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EHR Success: Maximizing Benefit for the Enterprise

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judi Binderman

on 21 September 2012

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Transcript of EHR Success: Maximizing Benefit for the Enterprise

Judi Binderman, MD, MBA, MHSA
CMO, VP Physician Services
Encore Health Resources EHR Success:
Maximizing Benefit for the Enterprise HIMSS level 7
CCHIT certification
Meaningful Use
Health Information Exchange
Patient Centered Medical Home
Accountable Care Organizations
ICD-10 What are we facing today? New Methods of
Documenting and Managing
Healthcare New
Models and Methods
of Care Delivery The Projection in 2008 "By December 31, 2014, with the proper incentives and funding, we believe it is reasonable to expect that all non-federal US hospitals can reach Stage 4..."

EMR Capabilities and Expected Benefits in US Non-federal Hospitals and Physician Clinics
HIMSS Report Data from HIMSS Analytics Database © 2012 N = 5,318 N = 5,303 HIMSS Analytics Latest Info HIMSS Level Trends On the Ambulatory Side Health organizations that will be successful are those that view electronic health records not as a solution in and of themselves, but as enablers to improve the quality of clinical care and become more patient centric.

Successful implementation of advanced clinical systems requires a deliberate strategy, leadership commitment and involvement, an organized project structure, extraordinary efforts by virtually every affected clinician to master and integrate new tools into their workflow, and a considerable investment of resources in IT and change management The Real Success Story Key Success Factors: People, Process, Technology People Factors: Governance Multi-disciplinary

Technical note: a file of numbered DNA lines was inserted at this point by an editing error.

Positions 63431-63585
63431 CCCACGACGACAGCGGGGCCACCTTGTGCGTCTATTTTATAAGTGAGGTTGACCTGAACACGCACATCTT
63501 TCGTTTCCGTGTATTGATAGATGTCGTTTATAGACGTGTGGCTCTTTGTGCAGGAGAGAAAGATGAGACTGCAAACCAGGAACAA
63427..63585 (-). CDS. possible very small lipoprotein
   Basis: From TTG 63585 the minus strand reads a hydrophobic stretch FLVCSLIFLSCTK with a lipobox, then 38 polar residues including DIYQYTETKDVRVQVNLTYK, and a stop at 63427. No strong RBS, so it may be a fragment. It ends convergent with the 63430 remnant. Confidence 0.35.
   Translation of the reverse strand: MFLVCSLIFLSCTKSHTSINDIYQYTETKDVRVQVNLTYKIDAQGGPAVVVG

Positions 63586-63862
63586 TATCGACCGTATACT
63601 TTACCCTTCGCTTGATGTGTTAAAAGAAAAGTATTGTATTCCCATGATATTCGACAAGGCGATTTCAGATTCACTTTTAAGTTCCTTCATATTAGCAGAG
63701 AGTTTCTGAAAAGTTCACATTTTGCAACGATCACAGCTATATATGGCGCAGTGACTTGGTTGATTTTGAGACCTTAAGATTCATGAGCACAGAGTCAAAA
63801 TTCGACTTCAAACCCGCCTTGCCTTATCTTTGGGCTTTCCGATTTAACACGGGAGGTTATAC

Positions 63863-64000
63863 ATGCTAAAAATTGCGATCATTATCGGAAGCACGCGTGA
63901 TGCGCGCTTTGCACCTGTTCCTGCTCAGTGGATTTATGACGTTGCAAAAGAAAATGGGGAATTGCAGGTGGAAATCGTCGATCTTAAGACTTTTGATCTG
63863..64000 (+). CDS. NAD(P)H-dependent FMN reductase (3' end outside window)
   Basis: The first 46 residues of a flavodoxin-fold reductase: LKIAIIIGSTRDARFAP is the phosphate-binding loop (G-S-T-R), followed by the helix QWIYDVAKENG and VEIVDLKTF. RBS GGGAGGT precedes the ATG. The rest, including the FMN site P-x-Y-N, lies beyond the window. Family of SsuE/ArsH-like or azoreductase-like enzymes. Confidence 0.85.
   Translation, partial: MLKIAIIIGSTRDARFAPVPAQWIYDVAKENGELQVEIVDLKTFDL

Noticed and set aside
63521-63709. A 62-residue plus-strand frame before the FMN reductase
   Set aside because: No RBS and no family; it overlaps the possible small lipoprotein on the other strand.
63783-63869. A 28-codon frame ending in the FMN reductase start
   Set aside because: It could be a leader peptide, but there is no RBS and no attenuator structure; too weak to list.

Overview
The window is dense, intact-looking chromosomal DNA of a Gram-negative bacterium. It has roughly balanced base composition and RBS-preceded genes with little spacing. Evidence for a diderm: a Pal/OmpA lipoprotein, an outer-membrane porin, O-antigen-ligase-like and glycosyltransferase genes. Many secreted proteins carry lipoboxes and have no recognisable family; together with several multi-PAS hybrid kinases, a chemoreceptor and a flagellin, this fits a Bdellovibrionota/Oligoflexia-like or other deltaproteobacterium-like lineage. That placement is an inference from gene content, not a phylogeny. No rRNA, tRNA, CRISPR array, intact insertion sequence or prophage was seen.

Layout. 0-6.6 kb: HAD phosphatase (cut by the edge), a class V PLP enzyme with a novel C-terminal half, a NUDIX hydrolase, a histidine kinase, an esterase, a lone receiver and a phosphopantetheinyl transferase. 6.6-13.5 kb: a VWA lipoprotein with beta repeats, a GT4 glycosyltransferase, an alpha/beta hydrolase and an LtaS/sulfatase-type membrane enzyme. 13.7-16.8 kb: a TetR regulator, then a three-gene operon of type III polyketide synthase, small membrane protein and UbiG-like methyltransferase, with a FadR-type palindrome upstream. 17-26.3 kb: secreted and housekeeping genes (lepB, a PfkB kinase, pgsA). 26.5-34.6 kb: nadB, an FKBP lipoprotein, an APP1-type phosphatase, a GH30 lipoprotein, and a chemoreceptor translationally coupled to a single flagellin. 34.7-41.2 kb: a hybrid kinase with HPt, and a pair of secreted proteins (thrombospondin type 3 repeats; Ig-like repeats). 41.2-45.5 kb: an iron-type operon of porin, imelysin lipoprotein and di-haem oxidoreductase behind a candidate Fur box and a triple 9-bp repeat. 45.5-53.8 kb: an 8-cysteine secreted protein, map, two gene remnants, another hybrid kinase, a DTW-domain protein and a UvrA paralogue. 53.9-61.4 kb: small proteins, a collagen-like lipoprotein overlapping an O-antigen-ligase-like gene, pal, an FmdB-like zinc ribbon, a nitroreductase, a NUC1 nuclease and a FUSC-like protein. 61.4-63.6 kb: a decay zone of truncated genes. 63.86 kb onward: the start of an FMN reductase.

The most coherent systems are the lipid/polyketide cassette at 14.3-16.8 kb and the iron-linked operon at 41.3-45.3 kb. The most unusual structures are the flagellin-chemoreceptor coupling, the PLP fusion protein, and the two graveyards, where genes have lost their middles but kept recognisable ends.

Broad representation Set the vision
Stay engaged People Factors: Culture Technology Factors Usability
Technology is a tool to IMPROVE process and information flow, NOT dictate how things work
Quantity and type of devices
Device placement
Mobile support, devices
Integration with other systems in use What's the best practice
for implementation? So if we accept the premise
that EHR's are required
for all this... Providers and patients need to be convinced of value of exchanging information
Concern about sharing information electronically while being able to safeguard privacy and security
Large segment of providers ineligible for incentives, rate of EHR use low (Long term care, rehab, psych)
Paper is more efficient, cost effective and requires no typing Yesterday's Concerns Too few physicians to care for too many patients --> time is a premium
Too much detail required in templated documentation that isn't relevant
Electronic documentation doesn't 'tell the patient story'
Older physicians and staff are poor typists
More data entry responsibilities shifted to physicians
Security and privacy of on-line information Today's Concerns
Content Development Supports doing the 'right' thing
Required elements are minimal
Clear, valuable alerts
Multidisciplinary input
Standardized, best practices End-to-end patient journey
Daily provider work
Improvements made where technology helps Classroom & practical exercises
Hands-on play time
Relevant to daily work
Just in time availability
Begin 8 weeks before live CPOE Success At the elbow 24/7
Rapid issue resolution
Clinical help desk
Physician Resource Center Workflows Training
Support Documentation Success
Executive and physician leadership
Physician participation early, ongoing
Education about ICD 10 coding schema
Impact on reporting
Impact on reimbursement
Potential quality improvement with research
Monitoring of compliance with feedback
Educated, experienced nursing staff support
Support hybrid documentation as compromise Process Factors Vendor Selection
Considers ALL user needs
Communications: often, multiple methods
Expectation management
Physician Engagement early on
Support Reporting/Feedback In Summary Physicians are back to being the driving force in future delivery models
Physician documentation that captures discrete data
Compliance for MU incentives
Integrated care for patient across the continuum
Physician engagement and adoption are difficult but not impossible
The emphasis has to be on people and process THEN technology
Requirements will continue to become more onerous for providers (paperwork over care?)
Patience, leadership, communication and reporting back are critical to achieving success
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